elfm.el is a rudimentary last.fm radio client implemented within emacs lisp. I wrote this at work to present at our internal "Radio Hackday"; dedicated to encouraging staff to experiment with the radio services and API, and make something with them in a day and a half for show-and-tell. Kind of 20% time distilled right down to an essence.
I wasn't sure if I was going to have enough time to contribute anything, so I wanted to focus on something I could hack on by myself, because I didn't want to hold a team back if I got called away. So I picked something jokey, inessential, yet hopefully thought-provoking, as per my usual idiom.
I had a real blast participating. I don't usually get time to attend things like proper hack days, being all old and family-bound. I really enjoyed the atmosphere of inspiration and industry. All the other hacks were amazing, and waiting for my turn to demo I felt quite embarrassed about my stupid cryptic toy, but it worked perfectly in the spotlight. I got almost all the laughs, and all of the bemusement I was aiming for.
The code is here. It is awful. I haven't written any coherent lisp on this scale for many years. It uses too many global variables and special buffers. It doesn't scrobble. I had to rewrite all my planned asychronous network event machine halfway through implementation, when I re-discovered the lack of lexical closures in elisp. ( I've been reading too many common lisp books in the interim, I suspect ). I think there's enough of the germ of a useful idea in there that I might just clean it up and try and extend it into a proper thing.
I built and run it using GNU Emacs 23.4.1 . I used an external library for HTTP POST, which I found on emacswiki ( HTTP GET I glued together using the built in URL libraries). I've also put a copy of the version I used in the distribution directory. I used mpg123 for mp3 playback, which I installed using Mac Ports. The path to mpg123 is hardcoded in the lisp somewhere, probably inside play-playlist-mpg123.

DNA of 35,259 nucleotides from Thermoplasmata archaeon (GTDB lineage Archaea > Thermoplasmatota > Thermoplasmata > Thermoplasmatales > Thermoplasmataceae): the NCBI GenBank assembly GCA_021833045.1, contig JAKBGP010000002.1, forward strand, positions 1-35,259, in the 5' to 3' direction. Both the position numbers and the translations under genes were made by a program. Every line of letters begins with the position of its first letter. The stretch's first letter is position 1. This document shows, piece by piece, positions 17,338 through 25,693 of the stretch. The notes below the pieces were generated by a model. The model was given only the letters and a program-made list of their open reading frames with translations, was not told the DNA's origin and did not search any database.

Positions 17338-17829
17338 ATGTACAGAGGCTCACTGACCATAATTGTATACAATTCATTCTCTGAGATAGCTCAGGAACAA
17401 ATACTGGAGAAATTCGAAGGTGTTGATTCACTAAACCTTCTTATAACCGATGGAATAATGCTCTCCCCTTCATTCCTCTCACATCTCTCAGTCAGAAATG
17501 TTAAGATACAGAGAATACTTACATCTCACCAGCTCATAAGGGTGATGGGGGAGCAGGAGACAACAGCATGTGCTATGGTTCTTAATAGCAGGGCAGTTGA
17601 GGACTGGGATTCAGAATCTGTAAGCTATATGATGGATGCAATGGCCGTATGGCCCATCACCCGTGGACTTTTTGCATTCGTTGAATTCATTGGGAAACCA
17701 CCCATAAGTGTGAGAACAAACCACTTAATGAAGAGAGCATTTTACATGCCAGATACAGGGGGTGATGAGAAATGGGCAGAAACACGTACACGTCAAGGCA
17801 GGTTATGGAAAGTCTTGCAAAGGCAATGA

Here's my demo script, which I evaluated in a scratch buffer. Evaluating these forms in sequence will authorise the application, tune in the radio, and then fetch a playlist of five tracks and start playing them.
;;;; -----DEMO , this example code is out of date, see README
; will open a browser to authorise application
; authenticate a user session
; tune the radio to this URL
; refresh the playlist
; filter the playlist response to sexps, play the list
There is only one playback control at the moment; stop, which you can manage by killing the buffer *lastfm-radio* which has the playback process attached to it. You can retune the radio with any lastfm:// URL format, by re-evaluating radio-tune, and then refreshing and playing the playlist i.e. repeating the last three steps in sequence.
The internal hackday was a cracking idea. Most of the hacks were focused around radio enhancements with broad-ranging appeal, the vast majority of them looked practically useful. I suspect most of the work will filter out into site and product updates. In addition to this, and perhaps more valuably, it worked really well as a community exercise, evolving knowledge-sharing, cross-team working, and enthusiasm, and converting them into inspiration, craft, and art. More of this sort of thing, everywhere!
I've iterated on the original hack quite a lot to make it slightly less brain-damaged, and a bit cleaner to import into anyone else's emacs. Updated code is here and so is a README file with updated running instructions. It's still not really in a usable state for anyone else, but it's amusing me to fiddle with it, and I vaguely plan to get it to a releasable alpha state, at which point I will publish a repository.
This entry was posted on Saturday, April 28, 2012 at 10:49 in computers, internet, programming.
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